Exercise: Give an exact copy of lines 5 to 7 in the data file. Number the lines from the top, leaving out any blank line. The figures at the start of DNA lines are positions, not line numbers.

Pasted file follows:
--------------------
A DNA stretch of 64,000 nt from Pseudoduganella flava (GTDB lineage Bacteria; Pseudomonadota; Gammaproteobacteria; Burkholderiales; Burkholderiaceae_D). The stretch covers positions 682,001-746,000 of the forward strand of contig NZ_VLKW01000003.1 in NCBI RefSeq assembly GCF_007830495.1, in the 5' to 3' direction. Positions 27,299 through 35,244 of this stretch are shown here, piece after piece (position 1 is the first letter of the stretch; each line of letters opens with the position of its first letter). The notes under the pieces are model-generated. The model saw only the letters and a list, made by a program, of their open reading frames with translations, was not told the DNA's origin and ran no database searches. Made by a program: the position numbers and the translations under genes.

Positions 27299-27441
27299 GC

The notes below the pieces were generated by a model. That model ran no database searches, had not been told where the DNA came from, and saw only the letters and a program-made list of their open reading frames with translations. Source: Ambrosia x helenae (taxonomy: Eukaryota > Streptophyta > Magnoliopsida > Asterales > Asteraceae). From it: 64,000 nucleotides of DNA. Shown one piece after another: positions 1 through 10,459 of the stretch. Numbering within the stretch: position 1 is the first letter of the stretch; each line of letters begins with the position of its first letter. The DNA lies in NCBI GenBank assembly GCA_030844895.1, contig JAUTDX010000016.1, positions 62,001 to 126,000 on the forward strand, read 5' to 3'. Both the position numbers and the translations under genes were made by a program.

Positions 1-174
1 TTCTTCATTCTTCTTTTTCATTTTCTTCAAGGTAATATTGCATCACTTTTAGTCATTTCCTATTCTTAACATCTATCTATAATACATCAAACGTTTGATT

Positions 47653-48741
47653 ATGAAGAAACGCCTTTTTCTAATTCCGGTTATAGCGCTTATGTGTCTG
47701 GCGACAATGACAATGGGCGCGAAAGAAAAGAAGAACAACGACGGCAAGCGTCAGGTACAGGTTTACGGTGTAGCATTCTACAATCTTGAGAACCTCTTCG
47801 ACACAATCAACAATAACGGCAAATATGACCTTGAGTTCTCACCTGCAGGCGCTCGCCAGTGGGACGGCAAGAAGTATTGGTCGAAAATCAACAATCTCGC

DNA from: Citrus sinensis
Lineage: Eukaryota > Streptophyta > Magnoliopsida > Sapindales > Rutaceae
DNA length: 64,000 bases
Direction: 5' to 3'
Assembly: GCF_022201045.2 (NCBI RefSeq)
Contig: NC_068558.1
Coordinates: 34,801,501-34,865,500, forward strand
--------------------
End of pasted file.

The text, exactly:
Positions 1-174
1 TTCTTCATTCTTCTTTTTCATTTTCTTCAAGGTAATATTGCATCACTTTTAGTCATTTCCTATTCTTAACATCTATCTATAATACATCAAACGTTTGATT

Positions 47653-48741